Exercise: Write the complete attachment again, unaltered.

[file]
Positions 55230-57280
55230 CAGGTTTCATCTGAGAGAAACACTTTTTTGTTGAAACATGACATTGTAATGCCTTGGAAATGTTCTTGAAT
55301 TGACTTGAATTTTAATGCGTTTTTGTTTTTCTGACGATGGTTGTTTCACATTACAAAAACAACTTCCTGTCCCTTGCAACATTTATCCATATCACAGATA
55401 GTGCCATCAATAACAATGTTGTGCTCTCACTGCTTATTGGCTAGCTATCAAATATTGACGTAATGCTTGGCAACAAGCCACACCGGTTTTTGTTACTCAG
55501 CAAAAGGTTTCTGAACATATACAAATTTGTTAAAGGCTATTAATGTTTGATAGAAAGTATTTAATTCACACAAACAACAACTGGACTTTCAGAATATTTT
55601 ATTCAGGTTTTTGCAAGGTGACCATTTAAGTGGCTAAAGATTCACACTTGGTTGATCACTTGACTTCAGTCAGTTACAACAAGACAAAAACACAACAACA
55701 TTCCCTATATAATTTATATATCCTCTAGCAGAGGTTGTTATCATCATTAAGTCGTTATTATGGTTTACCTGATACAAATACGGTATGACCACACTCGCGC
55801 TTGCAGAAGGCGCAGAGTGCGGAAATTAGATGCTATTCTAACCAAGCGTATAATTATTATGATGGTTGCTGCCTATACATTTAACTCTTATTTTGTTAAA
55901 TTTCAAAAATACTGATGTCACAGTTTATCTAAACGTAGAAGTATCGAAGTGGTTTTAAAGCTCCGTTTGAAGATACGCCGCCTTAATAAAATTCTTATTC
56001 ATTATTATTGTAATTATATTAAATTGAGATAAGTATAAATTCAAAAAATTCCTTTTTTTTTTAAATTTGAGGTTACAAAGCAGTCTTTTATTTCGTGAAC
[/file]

Positions 55230-57280
55230 CAGGTTTCATCTGAGAGAAACACTTTTTTGTTGAAACATGACATTGTAATGCCTTGGAAATGTTCTTGAAT
55301 TGACTTGAATTTTAATGCGTTTTTGTTTTTCTGACGATGGTTGTTTCACATTACAAAAACAACTTCCTGTCCCTTGCAACATTTATCCATATCACAGATA
55401 GTGCCATCAATAACAATGTTGTGCTCTCACTGCTTATTGGCTAGCTATCAAATATTGACGTAATGCTTGGCAACAAGCCACACCGGTTTTTGTTACTCAG
55501 CAAAAGGTTTCTGAACATATACAAATTTGTTAAAGGCTATTAATGTTTGATAGAAAGTATTTAATTCACACAAACAACAACTGGACTTTCAGAATATTTT
55601 ATTCAGGTTTTTGCAAGGTGACCATTTAAGTGGCTAAAGATTCACACTTGGTTGATCACTTGACTTCAGTCAGTTACAACAAGACAAAAACACAACAACA
55701 TTCCCTATATAATTTATATATCCTCTAGCAGAGGTTGTTATCATCATTAAGTCGTTATTATGGTTTACCTGATACAAATACGGTATGACCACACTCGCGC
55801 TTGCAGAAGGCGCAGAGTGCGGAAATTAGATGCTATTCTAACCAAGCGTATAATTATTATGATGGTTGCTGCCTATACATTTAACTCTTATTTTGTTAAA
55901 TTTCAAAAATACTGATGTCACAGTTTATCTAAACGTAGAAGTATCGAAGTGGTTTTAAAGCTCCGTTTGAAGATACGCCGCCTTAATAAAATTCTTATTC
56001 ATTATTATTGTAATTATATTAAATTGAGATAAGTATAAATTCAAAAAATTCCTTTTTTTTTTAAATTTGAGGTTACAAAGCAGTCTTTTATTTCGTGAAC